In recent years, a campaign run by the BDS movement to boycott and silence Israeli academics has gained some support worldwide. Academics choosing to take part in the boycott are often accused to be moved by a new form of anti-Semitism - an allegation they fervently deny. A recent case in Australia saw Jake Lynch, a professor at the University of Sydney, taken to court and accused of breaching Australia's Racial Discrimination Act for rejecting an application from an Israeli academic for a visiting professor position. In this paper, we want to analyse such situations from a philosophical and legal perspective. We will argue that apart from being anti-scientific and counterproductive, such boycotts are also unlawful and - indeed - anti-Semitic. Boycott supporters often replace a person's nationality with a person's "institutional affiliation" to avoid being accused of racism and discrimination. We argue that this terminological disguise does not succeed in hiding the fact that often such boycotts illegitimately discriminate against individual Jews.

Garasic, M.D., & Keinan, S. (2015). Boycotting Israeli academia: Is its implementation anti-Semitic?. INTERNATIONAL JOURNAL OF DISCRIMINATION AND THE LAW, 15(3), 189-199 [10.1177/1358229115571814].

Boycotting Israeli academia: Is its implementation anti-Semitic?

Garasic M. D.;
2015

Abstract

In recent years, a campaign run by the BDS movement to boycott and silence Israeli academics has gained some support worldwide. Academics choosing to take part in the boycott are often accused to be moved by a new form of anti-Semitism - an allegation they fervently deny. A recent case in Australia saw Jake Lynch, a professor at the University of Sydney, taken to court and accused of breaching Australia's Racial Discrimination Act for rejecting an application from an Israeli academic for a visiting professor position. In this paper, we want to analyse such situations from a philosophical and legal perspective. We will argue that apart from being anti-scientific and counterproductive, such boycotts are also unlawful and - indeed - anti-Semitic. Boycott supporters often replace a person's nationality with a person's "institutional affiliation" to avoid being accused of racism and discrimination. We argue that this terminological disguise does not succeed in hiding the fact that often such boycotts illegitimately discriminate against individual Jews.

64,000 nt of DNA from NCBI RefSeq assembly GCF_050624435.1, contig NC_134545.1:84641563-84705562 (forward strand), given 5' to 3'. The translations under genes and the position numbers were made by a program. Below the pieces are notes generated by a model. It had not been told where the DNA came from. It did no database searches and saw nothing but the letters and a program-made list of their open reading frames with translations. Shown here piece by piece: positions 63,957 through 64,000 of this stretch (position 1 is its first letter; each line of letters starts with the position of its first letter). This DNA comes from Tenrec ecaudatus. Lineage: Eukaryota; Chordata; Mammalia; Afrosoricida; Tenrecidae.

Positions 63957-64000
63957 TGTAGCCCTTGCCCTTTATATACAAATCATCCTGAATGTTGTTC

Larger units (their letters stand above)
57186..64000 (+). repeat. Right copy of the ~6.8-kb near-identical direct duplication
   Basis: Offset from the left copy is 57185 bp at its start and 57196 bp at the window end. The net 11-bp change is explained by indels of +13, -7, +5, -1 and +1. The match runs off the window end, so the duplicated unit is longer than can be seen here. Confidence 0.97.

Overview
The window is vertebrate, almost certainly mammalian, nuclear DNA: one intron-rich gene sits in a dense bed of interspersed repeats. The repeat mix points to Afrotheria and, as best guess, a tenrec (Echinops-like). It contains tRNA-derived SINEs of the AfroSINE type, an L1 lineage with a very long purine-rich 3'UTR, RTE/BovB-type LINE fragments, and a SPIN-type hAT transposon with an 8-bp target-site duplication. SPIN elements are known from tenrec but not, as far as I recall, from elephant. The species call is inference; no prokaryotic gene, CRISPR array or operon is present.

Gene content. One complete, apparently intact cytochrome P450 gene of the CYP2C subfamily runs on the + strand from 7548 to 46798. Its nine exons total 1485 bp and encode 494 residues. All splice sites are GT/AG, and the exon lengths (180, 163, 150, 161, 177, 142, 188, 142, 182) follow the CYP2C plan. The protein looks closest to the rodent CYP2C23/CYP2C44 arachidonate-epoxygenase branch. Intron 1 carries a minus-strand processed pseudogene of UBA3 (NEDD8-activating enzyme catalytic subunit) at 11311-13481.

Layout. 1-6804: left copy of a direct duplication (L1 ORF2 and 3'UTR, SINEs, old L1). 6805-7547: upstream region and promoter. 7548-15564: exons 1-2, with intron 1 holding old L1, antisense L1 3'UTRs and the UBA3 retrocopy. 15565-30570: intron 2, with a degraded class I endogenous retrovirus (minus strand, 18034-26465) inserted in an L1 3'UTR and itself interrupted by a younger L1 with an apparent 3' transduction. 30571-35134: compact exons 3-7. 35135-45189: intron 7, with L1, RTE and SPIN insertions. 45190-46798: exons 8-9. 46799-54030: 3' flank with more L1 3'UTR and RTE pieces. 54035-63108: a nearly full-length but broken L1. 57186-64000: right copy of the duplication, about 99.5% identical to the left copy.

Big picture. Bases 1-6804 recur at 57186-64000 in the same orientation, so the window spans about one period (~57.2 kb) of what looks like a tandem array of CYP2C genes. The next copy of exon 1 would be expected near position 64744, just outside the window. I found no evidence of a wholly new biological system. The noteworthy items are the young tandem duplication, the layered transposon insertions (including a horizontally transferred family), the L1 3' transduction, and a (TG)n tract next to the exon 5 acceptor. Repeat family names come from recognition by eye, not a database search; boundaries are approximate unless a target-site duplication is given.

Garasic, M.D., & Keinan, S. (2015). Boycotting Israeli academia: Is its implementation anti-Semitic?. INTERNATIONAL JOURNAL OF DISCRIMINATION AND THE LAW, 15(3), 189-199 [10.1177/1358229115571814].
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Utilizza questo identificativo per citare o creare un link a questo documento: http://hdl.handle.net/11590/404687
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